"It is now an accepted approach to evaluate endogenous insulin secretion by measuring C-peptide levels (with highly sensitive and normalized measurement methods) in response to a physiologic stimulus (liquid mixed-meal) under standardized conditions."
This report goes on to specifically to consider and reject A1c as a measure of a cure:
"differences in HbA1c between treatment and placebo groups are minimal and thus cannot serve as robust measures of efficacy"
[d5] I reviewed all phase-III clinical trials aimed at curing type-1 diabetes in the last 15 years.  These are in the final stage of clinical trials, which lead (if successful) to FDA approval.  There have been 11 by my count, testing a total of 4 different treatments.   Of these, 6 used C-peptide as their sole primary outcome.  None used A1c alone as their sole primary outcome.  One used it as part of a dual primary outcome. Four used other measures as their primary outcome.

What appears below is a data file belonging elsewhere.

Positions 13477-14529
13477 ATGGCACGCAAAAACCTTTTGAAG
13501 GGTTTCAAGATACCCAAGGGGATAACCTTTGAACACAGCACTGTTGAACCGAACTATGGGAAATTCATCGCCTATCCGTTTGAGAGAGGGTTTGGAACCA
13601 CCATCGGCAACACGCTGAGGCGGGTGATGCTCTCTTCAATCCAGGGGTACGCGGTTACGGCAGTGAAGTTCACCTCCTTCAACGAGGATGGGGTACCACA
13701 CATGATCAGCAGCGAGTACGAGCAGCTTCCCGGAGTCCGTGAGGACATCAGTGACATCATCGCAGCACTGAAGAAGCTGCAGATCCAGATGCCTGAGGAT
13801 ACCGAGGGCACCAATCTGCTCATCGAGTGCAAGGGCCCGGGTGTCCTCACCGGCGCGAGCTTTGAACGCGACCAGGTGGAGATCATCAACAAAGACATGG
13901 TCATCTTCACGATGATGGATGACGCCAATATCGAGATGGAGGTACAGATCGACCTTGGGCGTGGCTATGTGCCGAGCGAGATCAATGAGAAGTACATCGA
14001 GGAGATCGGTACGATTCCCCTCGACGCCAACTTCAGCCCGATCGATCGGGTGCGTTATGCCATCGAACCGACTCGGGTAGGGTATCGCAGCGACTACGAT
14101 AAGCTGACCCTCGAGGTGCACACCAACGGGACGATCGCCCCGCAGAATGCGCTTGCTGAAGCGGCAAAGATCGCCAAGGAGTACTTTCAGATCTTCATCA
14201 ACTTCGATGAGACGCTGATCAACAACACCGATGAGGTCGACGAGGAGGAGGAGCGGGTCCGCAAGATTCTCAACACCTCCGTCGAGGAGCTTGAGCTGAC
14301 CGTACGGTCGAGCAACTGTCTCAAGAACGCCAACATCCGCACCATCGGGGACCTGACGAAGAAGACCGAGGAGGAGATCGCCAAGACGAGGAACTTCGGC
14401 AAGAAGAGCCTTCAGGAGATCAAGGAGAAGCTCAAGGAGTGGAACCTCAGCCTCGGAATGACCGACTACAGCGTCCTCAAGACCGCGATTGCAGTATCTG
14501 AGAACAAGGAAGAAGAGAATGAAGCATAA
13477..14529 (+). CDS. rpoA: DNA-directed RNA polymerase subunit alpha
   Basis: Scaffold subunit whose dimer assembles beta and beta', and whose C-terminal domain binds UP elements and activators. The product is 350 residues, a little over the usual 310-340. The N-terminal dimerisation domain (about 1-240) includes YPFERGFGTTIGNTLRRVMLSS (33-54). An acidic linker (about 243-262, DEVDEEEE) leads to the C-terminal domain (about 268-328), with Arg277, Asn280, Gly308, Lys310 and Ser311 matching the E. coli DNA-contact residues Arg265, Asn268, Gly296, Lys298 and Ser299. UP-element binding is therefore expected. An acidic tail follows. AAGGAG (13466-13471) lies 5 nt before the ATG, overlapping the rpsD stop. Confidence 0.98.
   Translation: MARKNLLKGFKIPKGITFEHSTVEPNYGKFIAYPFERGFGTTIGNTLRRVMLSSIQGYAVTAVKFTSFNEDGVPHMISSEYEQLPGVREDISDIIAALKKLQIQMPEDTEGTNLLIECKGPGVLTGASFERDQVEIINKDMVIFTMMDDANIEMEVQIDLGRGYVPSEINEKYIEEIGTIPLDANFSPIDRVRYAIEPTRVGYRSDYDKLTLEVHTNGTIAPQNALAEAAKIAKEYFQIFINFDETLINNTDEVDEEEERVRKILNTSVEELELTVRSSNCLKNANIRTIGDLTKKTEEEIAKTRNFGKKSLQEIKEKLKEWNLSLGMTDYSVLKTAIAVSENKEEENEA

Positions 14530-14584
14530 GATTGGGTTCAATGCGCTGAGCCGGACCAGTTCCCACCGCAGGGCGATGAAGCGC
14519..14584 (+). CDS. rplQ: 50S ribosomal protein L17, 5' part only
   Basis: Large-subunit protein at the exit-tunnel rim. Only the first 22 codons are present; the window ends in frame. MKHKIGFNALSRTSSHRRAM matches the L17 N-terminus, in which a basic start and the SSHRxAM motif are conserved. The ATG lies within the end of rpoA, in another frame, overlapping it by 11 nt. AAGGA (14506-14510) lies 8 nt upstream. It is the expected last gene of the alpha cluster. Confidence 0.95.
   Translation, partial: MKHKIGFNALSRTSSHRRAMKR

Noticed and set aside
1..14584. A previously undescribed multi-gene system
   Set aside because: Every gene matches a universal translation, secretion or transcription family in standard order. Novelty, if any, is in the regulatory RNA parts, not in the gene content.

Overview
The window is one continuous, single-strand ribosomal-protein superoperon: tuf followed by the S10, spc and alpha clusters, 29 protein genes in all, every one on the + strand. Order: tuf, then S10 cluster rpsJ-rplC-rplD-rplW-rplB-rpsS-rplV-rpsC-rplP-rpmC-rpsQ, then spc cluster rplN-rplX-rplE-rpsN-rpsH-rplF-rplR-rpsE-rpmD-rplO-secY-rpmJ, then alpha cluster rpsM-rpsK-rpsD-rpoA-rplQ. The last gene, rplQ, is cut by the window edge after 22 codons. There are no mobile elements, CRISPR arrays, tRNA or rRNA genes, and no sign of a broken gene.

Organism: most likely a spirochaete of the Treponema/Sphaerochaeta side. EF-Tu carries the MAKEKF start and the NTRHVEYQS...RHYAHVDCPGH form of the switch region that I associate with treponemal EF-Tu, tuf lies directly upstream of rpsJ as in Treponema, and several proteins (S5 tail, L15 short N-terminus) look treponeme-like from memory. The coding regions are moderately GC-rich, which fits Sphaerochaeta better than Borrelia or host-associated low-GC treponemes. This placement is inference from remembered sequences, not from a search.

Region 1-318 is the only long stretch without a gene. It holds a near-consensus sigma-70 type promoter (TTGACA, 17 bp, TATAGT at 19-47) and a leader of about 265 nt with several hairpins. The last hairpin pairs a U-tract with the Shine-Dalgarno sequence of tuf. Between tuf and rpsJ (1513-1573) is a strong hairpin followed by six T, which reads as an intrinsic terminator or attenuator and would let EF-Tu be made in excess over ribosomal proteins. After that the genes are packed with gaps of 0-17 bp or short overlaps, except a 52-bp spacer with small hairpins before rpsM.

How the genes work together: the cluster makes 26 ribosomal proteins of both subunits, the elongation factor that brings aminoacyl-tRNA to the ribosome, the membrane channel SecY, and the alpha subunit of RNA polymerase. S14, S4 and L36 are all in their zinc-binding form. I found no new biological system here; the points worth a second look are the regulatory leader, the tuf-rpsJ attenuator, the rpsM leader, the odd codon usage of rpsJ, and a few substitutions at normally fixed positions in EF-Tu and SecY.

[d6]  It was not supposed to be that small.  The phase-I trial was supposed to have 12 treated people and 12 control [r6].  However, for reasons never published, the original trial only gave 3 people BCG.

[d7] Finally, these A1c results represent what is commonly called "results switching" in clinical trials, and this is very dangerous in reporting results.  Results switching is when the researcher says they are going to report one result (and designs the trial to do this), but then ends up reporting on a different result.  One of the reasons the FDA has a public clinical trial registry [r19] is specifically so that researchers need to publicly announce what their end points are ahead of time.  This prevents them from selecting end points to create success after the data is gathered.

Obviously, it is bad when secondary results are switched, and worse when a secondary result is used to replace an unsuccessful primary result.  However, in this study we see the worse form of "results switch" where an unsuccessful primary end point (autoreactive t-cells) is not reported, and replaced with a better, but still mediocre, result (A1c) which was previously not part of the study at all!